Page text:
The policy itself is not contentious. It is humane. There are those who criticize it like purported human rights organizations quoted in the report who “argue that such leaflets do not protect Israel from allegations of the indiscriminate killing of civilians.” But they’re the ones being contentious. By using the word “contentious,” the reporters (one of whom is Steven Erlanger, who, in the past, has been one of the most biased Jerusalem bureau chiefs the Times has employed) are showing which side they’re on.
But the New York Times wasn’t alone in criticizing Israel’s effort to warn innocents to stay out of harm’s way. Adam Taylor who took over the job of anti-Israel blogger at the Washington Post from Max Fisher wrote, ‘Roof knocking’: The Israeli military’s tactic of phoning Palestinians it is about to bomb. Here’s how Taylor describes the warnings:
The phone call warning is part of a broader strategy. For years, the Israeli military has been using cellphone calls and small “warning rockets” — usually sent from drones — to tell people which buildings it is targeting and give them time to get out. It’s a time-tested strategy for the Israeli military, and it even has a name: “roof knocking.” Even if its intentions are good, however, it is a controversial tactic.
Controversial? Taylor concludes.
Some critics say the tactic amounts to psychological warfare. There are reports of “warnings” that are given but no bombing following. There are also instances in which a bombing is not preceded by a warning, or, worse still, the attack may mistakenly destroy the wrong target or produce wider collateral damage – always a risk in cramped areas such as Khan Younis. Human rights groups have argued that targeting the homes of militia members violates international humanitarian law, whether warnings are made or not.
Either way, the warnings are not always heeded. According to Kawarea, after the “warning rocket” hit her house, a group of young men ran inside. It was unclear whether they thought their presence would stop the bombing or whether they wanted to be martyrs.
Taylor offers no in depth reasoning for his conclusions he just appeals to “critics” and “human rights groups.”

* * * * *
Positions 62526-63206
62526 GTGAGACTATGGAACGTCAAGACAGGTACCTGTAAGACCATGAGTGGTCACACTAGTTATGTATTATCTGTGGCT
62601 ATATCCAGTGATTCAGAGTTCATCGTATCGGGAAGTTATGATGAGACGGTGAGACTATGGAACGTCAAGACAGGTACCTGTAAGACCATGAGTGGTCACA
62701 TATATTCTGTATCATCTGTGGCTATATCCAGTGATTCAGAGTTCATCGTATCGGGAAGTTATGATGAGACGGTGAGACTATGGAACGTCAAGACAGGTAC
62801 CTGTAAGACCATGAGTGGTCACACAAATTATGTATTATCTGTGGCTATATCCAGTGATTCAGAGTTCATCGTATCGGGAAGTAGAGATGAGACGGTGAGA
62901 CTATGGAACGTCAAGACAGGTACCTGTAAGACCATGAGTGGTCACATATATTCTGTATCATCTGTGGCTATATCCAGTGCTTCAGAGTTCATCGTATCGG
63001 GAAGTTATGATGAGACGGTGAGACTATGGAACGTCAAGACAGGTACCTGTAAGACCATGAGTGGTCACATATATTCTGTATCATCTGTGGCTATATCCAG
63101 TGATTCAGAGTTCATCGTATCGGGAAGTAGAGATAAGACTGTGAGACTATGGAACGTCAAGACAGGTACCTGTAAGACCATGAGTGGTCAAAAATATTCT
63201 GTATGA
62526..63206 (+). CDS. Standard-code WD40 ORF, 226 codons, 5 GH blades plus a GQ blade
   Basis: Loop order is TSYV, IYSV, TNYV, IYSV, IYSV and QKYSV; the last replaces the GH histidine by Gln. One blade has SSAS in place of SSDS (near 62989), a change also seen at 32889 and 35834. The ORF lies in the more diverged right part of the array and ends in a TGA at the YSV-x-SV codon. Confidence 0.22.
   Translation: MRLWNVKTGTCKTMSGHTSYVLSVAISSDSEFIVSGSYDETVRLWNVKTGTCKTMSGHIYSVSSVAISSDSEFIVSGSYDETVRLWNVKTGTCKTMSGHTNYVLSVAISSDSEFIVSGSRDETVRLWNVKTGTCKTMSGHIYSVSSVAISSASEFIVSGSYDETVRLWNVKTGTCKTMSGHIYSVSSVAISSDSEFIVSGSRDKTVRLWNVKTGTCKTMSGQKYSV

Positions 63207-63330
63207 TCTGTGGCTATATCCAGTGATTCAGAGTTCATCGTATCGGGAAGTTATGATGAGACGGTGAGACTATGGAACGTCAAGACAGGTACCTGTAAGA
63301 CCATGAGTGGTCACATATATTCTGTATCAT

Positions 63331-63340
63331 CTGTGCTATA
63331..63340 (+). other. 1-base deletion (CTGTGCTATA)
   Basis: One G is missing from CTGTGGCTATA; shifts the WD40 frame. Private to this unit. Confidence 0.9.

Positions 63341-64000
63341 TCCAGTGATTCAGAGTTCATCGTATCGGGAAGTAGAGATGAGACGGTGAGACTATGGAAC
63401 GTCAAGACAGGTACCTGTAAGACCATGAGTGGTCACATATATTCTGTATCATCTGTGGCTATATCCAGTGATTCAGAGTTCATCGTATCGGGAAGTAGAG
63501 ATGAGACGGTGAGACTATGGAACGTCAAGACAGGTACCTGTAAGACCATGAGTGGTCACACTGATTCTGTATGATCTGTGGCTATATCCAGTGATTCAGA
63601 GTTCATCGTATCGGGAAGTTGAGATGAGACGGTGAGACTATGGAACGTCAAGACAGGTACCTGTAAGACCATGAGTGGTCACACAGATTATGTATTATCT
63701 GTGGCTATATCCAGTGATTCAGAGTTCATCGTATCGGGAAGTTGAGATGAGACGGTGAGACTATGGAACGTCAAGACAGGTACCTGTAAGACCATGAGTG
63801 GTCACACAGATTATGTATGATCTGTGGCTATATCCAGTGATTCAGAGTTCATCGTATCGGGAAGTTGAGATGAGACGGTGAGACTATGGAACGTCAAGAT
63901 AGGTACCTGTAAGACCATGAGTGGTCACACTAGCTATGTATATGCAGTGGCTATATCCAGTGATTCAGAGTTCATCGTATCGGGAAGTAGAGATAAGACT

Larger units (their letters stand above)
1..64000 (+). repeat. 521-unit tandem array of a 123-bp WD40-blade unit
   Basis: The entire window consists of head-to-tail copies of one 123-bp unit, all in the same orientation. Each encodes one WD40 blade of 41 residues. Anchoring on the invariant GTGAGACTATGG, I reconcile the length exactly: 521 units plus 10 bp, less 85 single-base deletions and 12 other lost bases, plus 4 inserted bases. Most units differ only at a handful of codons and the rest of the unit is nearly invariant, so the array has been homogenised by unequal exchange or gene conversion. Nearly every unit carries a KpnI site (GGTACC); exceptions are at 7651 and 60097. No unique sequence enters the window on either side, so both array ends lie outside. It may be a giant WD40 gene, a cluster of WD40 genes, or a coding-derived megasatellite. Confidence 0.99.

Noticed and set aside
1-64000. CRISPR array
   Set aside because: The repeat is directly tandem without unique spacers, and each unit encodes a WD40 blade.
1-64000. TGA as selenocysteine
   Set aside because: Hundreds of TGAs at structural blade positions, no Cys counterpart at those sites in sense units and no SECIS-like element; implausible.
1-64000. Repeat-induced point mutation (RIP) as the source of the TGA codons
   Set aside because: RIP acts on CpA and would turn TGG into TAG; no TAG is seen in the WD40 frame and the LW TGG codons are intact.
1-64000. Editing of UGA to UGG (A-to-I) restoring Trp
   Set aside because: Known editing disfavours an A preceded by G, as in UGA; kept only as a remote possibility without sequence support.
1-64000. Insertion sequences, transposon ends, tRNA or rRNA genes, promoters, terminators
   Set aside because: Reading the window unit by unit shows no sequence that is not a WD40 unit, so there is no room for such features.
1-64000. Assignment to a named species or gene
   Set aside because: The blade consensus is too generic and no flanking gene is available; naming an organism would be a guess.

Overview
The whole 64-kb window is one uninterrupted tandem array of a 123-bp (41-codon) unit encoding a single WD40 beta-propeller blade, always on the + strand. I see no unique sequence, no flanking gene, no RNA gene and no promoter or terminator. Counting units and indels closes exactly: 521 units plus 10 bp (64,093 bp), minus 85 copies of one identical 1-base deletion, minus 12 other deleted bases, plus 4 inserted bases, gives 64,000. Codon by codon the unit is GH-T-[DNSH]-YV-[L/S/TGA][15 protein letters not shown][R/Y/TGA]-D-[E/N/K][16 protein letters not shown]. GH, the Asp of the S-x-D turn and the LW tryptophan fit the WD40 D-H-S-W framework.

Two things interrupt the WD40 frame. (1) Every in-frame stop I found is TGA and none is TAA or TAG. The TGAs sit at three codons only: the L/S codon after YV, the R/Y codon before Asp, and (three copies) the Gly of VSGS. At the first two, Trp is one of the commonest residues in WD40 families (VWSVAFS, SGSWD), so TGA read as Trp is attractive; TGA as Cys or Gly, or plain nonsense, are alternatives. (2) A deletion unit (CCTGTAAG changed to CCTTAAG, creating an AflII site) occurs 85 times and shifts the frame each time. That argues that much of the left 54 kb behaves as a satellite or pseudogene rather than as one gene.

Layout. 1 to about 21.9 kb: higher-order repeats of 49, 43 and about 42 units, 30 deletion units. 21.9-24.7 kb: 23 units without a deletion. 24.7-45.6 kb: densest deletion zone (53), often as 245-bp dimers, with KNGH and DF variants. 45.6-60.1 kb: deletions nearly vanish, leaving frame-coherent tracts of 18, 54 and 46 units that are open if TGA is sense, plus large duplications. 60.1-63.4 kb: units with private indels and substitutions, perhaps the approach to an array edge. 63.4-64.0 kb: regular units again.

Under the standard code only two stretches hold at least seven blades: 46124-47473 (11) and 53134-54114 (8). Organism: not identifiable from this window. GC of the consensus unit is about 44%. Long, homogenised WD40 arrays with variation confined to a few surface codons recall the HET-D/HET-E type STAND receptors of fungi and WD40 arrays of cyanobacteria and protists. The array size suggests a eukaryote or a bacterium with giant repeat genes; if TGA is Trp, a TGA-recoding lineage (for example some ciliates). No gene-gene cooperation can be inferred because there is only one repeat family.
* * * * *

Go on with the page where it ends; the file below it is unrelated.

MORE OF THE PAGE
If Israel gave a warning and then there was no bomb, how is that psychological warfare? Israel gave up the element of surprise and the terrorist had an opportunity to surround himself with human shields. So Israel held back. Similar to what happened in the video below.
The problem with the New York Times finding Israel’s efforts to minimize casualties as “contentious” or the Washington Post’s characterization of the tactic as “controversial,” is that they’re missing the big story.
As Elder of Ziyon pointed out Hamas is engaged in a war crime: bringing innocents into the line of fire. This is a major story that important newspapers are reporting but their analysts are missing this and, instead, faulting Israel!
Hamas using human shields and brags about it as MEMRI shows here.
Also see the video below, especially from 5:10 to 5:40.
It’s exactly as Elder of Ziyon surmised. This isn’t an accident or voluntary. It is a policy practiced by Hamas to bring civilians into harm’s way.
In most cases, prior to the attacks, residents have been warned to leave, either via phone calls by the Israel military or by the firing of warning missiles.”
A large share of the casualties in Gaza during Protective Edge, maybe even a majority of them, are the result of Gaza residents ignoring Israeli warning and heeding the siren calls of Hamas.
William Saletan in Slate, has the right idea. For him “roof knocks” aren’t “contentious” or “controversial,” they’re “exemplary.” He writes in The Gaza Rules:
According to many critics, Israel is slaughtering civilians in Gaza. It’s “purposefully wiping out entire families,” says an Arab member of Israel’s parliament. It’s committing “genocide—the murder of entire families,” says Mahmoud Abbas, the president of the Palestinian Authority. Iran says Israel has committed “massacres against the defenseless Palestinians.”
The charges are false. By the standards of war, Israel’s efforts to spare civilians have been exemplary.
Yet writers for the New York ‘Times and Washington Post ignore the obvious and look for reasons to fault Israel. This isn’t reporting. It is advocacy. Worse, it advocacy for terrorism.